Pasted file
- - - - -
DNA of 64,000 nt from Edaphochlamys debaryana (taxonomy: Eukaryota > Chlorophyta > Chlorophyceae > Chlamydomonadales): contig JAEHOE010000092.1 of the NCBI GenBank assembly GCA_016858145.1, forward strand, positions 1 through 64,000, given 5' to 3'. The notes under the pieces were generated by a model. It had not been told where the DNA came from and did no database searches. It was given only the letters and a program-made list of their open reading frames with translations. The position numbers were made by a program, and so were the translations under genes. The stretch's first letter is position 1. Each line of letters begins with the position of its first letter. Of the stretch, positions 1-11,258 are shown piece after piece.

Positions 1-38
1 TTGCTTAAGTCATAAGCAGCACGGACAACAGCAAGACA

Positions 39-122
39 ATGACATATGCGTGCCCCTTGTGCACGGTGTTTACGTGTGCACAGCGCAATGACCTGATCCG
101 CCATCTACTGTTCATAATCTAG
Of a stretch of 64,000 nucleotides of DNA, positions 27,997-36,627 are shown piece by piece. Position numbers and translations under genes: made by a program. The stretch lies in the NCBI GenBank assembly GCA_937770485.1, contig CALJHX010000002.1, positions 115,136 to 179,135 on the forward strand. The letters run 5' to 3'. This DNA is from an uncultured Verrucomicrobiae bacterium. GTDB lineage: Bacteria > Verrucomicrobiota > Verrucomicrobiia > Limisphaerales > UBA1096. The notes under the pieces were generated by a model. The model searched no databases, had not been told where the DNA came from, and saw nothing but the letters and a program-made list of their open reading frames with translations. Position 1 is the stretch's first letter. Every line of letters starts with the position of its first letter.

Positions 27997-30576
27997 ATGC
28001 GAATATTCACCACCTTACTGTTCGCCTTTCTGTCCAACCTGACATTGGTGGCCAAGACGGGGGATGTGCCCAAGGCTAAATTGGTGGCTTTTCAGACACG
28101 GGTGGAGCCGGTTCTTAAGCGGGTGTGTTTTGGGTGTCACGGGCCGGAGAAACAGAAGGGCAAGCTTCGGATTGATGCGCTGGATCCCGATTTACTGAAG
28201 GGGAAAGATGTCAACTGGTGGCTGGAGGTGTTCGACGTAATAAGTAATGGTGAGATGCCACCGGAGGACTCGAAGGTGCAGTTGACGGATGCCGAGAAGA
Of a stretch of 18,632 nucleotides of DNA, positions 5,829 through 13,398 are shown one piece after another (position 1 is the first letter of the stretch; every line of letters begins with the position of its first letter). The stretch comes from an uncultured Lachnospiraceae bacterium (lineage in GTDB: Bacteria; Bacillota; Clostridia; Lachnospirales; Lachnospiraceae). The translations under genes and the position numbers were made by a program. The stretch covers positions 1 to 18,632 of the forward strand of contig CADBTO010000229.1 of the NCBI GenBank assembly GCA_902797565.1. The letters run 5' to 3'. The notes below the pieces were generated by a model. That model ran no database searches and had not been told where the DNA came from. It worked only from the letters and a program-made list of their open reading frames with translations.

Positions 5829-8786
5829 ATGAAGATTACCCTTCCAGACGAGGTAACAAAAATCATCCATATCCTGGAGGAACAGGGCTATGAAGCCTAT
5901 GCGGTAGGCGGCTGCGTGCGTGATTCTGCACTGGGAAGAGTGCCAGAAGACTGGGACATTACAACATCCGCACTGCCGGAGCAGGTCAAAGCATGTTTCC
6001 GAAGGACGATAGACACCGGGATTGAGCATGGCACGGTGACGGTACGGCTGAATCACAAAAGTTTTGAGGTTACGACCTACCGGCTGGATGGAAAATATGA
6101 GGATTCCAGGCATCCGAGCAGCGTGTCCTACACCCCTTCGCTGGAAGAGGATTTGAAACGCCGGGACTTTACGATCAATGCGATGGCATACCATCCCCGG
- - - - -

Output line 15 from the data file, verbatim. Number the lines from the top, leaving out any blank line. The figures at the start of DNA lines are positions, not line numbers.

5829 ATGAAGATTACCCTTCCAGACGAGGTAACAAAAATCATCCATATCCTGGAGGAACAGGGCTATGAAGCCTAT